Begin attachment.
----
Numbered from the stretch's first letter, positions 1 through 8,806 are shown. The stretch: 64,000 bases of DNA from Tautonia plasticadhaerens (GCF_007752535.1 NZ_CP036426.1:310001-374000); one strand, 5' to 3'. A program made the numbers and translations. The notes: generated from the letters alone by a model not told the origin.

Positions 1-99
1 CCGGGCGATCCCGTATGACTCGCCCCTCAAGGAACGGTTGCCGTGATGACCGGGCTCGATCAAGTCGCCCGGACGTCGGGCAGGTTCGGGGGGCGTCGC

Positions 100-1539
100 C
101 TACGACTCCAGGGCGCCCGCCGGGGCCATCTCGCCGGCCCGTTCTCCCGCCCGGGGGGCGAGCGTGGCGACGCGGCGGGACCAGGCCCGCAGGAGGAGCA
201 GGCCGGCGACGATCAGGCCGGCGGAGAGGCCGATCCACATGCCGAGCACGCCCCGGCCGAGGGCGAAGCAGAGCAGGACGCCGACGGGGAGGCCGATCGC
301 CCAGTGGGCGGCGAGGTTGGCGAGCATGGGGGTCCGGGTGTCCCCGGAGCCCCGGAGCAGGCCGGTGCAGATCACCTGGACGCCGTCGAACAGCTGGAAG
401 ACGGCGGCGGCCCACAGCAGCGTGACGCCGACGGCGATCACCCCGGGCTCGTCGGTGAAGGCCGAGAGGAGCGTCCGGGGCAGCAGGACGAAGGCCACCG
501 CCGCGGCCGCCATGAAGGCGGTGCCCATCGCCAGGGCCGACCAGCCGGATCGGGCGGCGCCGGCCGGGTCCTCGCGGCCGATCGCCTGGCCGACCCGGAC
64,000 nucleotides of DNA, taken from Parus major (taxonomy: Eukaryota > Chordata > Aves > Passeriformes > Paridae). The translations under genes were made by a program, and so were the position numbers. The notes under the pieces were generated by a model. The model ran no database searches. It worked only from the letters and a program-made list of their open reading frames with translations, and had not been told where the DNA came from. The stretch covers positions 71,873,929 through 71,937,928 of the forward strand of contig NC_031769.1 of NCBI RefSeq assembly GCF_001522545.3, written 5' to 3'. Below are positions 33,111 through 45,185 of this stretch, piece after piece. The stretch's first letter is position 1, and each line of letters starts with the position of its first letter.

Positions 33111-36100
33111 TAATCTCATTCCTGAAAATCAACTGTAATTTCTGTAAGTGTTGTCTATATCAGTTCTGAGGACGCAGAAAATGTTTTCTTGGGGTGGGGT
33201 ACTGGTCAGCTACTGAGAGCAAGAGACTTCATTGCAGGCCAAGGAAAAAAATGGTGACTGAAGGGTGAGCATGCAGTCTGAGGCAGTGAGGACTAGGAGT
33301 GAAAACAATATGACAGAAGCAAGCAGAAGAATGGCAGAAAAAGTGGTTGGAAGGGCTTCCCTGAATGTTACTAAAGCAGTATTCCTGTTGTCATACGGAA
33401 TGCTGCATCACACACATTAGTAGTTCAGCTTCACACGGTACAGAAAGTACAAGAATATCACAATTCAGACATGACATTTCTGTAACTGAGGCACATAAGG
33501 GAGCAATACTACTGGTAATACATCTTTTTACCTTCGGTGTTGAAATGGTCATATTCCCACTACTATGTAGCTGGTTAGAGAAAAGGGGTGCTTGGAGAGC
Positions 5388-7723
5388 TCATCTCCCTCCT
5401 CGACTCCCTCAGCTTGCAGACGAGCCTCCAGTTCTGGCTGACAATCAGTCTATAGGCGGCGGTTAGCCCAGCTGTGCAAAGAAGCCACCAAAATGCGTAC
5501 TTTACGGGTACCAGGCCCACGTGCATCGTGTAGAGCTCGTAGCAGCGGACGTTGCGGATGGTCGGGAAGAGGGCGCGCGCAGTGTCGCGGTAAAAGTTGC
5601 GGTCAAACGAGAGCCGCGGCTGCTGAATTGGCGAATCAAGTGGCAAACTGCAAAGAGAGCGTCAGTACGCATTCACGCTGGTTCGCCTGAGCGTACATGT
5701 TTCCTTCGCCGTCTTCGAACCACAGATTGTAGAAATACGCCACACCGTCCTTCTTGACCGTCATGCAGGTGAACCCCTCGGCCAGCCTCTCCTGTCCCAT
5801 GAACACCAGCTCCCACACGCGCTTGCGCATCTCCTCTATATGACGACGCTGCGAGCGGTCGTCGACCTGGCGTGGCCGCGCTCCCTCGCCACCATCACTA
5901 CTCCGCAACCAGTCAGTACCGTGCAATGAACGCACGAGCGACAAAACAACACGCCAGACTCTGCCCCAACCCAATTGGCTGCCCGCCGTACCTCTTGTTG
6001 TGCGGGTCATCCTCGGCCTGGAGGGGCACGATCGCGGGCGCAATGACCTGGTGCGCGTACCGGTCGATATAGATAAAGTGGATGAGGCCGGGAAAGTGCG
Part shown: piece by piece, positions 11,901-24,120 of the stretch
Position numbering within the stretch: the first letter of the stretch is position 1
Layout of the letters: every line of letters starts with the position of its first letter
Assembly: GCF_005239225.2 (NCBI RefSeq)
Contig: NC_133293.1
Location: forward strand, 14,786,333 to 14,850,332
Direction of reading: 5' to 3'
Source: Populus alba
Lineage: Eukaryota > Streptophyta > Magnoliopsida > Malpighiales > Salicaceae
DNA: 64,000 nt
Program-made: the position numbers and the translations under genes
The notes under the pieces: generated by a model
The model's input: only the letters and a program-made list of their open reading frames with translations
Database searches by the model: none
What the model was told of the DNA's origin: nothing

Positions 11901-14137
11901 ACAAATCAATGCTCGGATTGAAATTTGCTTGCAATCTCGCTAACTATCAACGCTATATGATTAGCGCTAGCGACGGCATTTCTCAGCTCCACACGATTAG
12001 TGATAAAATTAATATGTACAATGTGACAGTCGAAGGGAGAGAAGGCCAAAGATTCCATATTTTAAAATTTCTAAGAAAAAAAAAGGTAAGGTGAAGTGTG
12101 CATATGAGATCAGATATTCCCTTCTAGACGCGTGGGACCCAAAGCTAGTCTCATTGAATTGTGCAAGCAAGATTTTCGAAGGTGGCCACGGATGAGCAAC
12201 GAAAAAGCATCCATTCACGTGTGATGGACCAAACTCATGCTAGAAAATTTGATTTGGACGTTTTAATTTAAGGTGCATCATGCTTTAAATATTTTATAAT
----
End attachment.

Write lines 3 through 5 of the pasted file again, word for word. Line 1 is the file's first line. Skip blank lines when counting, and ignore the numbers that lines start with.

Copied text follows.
1 CCGGGCGATCCCGTATGACTCGCCCCTCAAGGAACGGTTGCCGTGATGACCGGGCTCGATCAAGTCGCCCGGACGTCGGGCAGGTTCGGGGGGCGTCGC

Positions 100-1539
100 C